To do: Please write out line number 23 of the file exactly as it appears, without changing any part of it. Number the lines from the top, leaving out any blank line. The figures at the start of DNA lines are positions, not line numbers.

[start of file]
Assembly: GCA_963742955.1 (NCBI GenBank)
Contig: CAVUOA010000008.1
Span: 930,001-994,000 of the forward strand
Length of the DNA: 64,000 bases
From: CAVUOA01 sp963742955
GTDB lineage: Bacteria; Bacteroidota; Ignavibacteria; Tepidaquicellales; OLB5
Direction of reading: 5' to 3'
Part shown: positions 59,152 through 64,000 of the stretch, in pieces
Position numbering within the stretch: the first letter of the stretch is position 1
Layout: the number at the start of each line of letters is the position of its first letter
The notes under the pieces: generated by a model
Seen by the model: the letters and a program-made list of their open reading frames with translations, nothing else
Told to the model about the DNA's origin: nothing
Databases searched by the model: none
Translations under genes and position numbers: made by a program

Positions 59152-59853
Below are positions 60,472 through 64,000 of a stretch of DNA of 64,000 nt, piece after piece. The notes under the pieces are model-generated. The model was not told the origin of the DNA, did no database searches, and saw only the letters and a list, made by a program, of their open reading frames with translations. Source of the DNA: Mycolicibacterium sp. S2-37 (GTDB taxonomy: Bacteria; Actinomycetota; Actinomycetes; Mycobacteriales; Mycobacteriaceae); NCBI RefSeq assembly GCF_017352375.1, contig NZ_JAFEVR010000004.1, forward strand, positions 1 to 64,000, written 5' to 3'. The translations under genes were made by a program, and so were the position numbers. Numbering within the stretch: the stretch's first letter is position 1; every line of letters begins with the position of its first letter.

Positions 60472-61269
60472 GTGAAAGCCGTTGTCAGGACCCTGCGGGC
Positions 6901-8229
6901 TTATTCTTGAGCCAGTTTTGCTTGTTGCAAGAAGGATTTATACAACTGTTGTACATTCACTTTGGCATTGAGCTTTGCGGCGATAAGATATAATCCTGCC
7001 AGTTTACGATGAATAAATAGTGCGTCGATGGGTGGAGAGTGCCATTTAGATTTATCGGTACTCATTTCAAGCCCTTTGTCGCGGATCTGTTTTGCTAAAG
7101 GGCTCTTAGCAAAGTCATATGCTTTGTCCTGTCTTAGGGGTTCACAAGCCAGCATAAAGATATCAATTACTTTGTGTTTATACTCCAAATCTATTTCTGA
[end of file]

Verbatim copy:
7101 GGCTCTTAGCAAAGTCATATGCTTTGTCCTGTCTTAGGGGTTCACAAGCCAGCATAAAGATATCAATTACTTTGTGTTTATACTCCAAATCTATTTCTGA